Japan and India begin 5th edition of their annual bilateral maritime exercise JIMEX - Broadsword by Ajai Shukla - Strategy. Economics. Defence.

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Tuesday 5 October 2021

Japan and India begin 5th edition of their annual bilateral maritime exercise JIMEX

By Ajai Shukla


The fifth edition of the maritime bilateral exercise, JIMEX, between the Indian Navy (IN) and the Japan Maritime Self-Defence Force (JMSDF), will be held in the Arabian Sea from 06 to 08 October 2021. 


The JIMEX series of annual naval exercises commenced in January 2012 with special focus on maritime security cooperation. The last edition of JIMEX was conducted in September 2020.


Indigenously built guided missile stealth destroyer INS Kochi and guided missile frigate INS Teg, under the command of  Rear Admiral Ajay Kochhar, Flag Officer Commanding Western Fleet (FOCWEF), will represent the Indian Navy.


The Japanese Maritime Self-Defence Force will be represented by JMSDF ships Kaga, an Izumo-class helicopter carrier and Murasame, a guided missile destroyer, led by Rear Admiral IkeuchiIzuru, Commander Escort Flotila - 3  (CCF-3). 


In addition, P8I long range maritime patrol aircraft, Dornier maritime patrol aircraft, integral helicopters and MiG 29K fighter aircraft will also participate in the exercise.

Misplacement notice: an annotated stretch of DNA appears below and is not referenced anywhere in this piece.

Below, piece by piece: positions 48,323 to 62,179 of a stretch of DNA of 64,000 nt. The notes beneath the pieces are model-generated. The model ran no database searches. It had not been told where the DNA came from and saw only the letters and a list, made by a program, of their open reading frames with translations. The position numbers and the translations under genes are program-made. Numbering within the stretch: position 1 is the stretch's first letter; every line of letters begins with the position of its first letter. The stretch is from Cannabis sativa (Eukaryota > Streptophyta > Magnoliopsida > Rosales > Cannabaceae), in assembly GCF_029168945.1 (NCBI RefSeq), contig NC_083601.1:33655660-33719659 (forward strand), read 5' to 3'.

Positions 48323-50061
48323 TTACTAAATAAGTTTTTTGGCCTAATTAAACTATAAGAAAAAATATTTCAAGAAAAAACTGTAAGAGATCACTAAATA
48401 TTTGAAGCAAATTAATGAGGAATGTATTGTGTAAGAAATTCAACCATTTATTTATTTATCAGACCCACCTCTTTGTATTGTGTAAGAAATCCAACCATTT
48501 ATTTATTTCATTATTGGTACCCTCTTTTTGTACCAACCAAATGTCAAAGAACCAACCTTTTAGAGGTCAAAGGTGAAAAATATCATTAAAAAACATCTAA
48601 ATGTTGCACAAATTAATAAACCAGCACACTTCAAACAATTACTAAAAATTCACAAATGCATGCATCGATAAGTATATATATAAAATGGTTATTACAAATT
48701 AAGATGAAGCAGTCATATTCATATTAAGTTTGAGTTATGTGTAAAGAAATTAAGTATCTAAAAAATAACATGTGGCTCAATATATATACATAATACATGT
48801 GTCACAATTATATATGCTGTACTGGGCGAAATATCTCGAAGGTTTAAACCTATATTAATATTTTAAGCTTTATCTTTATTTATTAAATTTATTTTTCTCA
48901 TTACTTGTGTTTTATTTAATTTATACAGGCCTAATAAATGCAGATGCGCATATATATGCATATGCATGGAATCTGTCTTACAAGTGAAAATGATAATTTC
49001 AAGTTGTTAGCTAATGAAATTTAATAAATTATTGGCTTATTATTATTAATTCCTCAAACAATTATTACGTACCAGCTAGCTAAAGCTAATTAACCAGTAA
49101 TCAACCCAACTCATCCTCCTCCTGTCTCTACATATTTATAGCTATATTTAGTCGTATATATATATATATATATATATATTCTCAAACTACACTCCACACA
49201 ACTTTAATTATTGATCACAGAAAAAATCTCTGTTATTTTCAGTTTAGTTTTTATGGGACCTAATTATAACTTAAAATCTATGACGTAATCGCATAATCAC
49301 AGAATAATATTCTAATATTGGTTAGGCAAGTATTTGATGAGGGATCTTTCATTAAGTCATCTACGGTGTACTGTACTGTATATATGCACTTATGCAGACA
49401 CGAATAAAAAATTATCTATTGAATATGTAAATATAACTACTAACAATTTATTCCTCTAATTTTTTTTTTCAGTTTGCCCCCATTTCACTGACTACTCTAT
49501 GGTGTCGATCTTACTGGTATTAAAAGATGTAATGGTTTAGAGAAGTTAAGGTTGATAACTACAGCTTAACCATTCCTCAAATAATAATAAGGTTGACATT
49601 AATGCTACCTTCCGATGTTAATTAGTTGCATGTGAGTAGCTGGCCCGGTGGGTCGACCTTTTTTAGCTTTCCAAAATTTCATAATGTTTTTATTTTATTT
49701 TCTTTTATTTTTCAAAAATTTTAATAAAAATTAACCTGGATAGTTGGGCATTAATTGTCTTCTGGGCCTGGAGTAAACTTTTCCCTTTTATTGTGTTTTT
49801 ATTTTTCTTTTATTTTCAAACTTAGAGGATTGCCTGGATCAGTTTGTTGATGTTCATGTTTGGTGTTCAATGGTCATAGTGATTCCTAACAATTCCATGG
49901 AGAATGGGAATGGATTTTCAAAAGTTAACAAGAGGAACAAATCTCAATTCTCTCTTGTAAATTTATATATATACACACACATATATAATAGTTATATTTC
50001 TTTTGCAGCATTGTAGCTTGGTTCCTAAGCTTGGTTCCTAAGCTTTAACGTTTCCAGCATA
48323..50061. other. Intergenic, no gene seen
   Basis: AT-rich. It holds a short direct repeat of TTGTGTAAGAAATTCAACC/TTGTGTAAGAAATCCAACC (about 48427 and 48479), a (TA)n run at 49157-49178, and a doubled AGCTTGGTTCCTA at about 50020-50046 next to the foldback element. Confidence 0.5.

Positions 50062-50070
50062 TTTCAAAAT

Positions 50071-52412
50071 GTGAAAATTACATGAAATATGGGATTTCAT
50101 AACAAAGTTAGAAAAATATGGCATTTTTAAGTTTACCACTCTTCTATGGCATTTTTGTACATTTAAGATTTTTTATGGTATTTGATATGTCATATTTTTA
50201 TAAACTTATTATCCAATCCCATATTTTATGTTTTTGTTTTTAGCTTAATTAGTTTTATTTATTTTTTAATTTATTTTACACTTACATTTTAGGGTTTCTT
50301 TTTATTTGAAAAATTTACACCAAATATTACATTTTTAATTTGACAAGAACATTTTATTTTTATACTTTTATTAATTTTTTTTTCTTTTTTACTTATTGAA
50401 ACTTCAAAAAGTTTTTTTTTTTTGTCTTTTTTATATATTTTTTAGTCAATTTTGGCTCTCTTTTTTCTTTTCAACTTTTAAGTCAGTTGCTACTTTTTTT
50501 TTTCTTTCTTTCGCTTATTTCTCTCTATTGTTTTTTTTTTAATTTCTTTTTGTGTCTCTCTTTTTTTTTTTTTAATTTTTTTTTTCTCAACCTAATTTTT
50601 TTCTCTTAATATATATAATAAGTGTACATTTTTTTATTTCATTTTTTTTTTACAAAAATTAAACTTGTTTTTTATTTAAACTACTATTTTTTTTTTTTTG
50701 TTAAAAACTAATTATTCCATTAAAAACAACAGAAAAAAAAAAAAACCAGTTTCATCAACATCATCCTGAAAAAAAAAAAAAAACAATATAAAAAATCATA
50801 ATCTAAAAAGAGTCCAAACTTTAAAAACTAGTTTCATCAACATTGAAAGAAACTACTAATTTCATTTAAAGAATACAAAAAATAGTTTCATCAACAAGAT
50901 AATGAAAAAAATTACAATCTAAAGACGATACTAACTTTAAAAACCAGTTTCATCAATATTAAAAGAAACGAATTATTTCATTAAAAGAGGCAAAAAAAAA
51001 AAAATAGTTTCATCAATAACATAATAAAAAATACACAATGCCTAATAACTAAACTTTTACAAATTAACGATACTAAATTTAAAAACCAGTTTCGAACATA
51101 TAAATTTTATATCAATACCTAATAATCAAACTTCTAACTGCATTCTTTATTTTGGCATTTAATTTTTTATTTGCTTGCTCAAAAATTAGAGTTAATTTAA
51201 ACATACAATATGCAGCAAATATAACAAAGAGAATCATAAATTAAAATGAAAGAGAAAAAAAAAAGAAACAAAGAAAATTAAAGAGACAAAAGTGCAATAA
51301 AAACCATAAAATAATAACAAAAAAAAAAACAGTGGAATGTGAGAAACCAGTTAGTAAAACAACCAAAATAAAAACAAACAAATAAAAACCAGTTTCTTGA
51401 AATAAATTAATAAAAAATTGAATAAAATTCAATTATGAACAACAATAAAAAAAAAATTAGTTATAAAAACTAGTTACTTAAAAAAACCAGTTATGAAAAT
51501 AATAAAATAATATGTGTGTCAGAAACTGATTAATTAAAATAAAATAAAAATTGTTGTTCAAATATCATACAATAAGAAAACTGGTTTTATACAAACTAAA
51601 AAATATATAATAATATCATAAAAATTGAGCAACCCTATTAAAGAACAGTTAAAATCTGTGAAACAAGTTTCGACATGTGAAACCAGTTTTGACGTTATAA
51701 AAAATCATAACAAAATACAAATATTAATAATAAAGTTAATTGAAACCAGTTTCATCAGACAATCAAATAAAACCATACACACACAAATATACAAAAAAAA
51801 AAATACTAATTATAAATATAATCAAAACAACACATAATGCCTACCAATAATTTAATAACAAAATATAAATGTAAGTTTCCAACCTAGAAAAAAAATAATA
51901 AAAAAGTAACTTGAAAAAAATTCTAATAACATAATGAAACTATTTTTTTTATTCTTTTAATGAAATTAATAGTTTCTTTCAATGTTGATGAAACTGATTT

JIMEX-21 aims to develop common understanding of operational procedures and enhance inter-operability through conduct of a multitude of advanced exercises, across the entire spectrum of maritime operations. Multi-faceted tactical exercises involving weapon firings, cross-deck helicopter operations and complex surface, anti-submarine and air warfare drills will consolidate coordination developed by the two navies.


The Indian Navy said on Tuesday: “Naval cooperation between India and Japan has increased in scope and complexity over years. JIMEX-21 will further  enhance the cooperation and mutual confidence between the two navies and fortify the long-standing bond of friendship between the two countries.”

1 comment:

  1. Can naval surface vessels and submarines use missiles and torpedoes during naval exercises, without the explosive or destructive charge, so that they can simulate actual naval warfare without damaging the naval vessels taking part, nor causing human casualties? Can such dummy weapons be developed? How do naval vessels simulate combat conditions during naval exercises, if at all? Similar methods could perhaps be used by the army and air force, too.


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